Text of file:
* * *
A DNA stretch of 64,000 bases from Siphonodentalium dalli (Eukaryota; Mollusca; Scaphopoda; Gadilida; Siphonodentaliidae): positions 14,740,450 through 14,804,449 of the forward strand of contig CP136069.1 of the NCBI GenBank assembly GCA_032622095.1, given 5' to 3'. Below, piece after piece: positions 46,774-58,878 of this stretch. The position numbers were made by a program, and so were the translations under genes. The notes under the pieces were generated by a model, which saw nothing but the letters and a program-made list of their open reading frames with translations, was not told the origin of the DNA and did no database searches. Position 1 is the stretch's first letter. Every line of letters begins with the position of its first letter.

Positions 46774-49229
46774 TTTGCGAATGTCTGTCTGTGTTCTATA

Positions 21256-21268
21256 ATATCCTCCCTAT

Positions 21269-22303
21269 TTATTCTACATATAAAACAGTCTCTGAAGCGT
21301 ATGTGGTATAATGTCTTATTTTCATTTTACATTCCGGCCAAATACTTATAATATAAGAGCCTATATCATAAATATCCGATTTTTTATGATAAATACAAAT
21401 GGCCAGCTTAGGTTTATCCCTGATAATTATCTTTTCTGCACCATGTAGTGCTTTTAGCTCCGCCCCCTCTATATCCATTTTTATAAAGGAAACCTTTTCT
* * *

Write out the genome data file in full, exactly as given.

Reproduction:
A DNA stretch of 64,000 bases from Siphonodentalium dalli (Eukaryota; Mollusca; Scaphopoda; Gadilida; Siphonodentaliidae): positions 14,740,450 through 14,804,449 of the forward strand of contig CP136069.1 of the NCBI GenBank assembly GCA_032622095.1, given 5' to 3'. Below, piece after piece: positions 46,774-58,878 of this stretch. The position numbers were made by a program, and so were the translations under genes. The notes under the pieces were generated by a model, which saw nothing but the letters and a program-made list of their open reading frames with translations, was not told the origin of the DNA and did no database searches. Position 1 is the stretch's first letter. Every line of letters begins with the position of its first letter.

Positions 46774-49229
46774 TTTGCGAATGTCTGTCTGTGTTCTATA

Positions 21256-21268
21256 ATATCCTCCCTAT

Positions 21269-22303
21269 TTATTCTACATATAAAACAGTCTCTGAAGCGT
21301 ATGTGGTATAATGTCTTATTTTCATTTTACATTCCGGCCAAATACTTATAATATAAGAGCCTATATCATAAATATCCGATTTTTTATGATAAATACAAAT
21401 GGCCAGCTTAGGTTTATCCCTGATAATTATCTTTTCTGCACCATGTAGTGCTTTTAGCTCCGCCCCCTCTATATCCATTTTTATAAAGGAAACCTTTTCT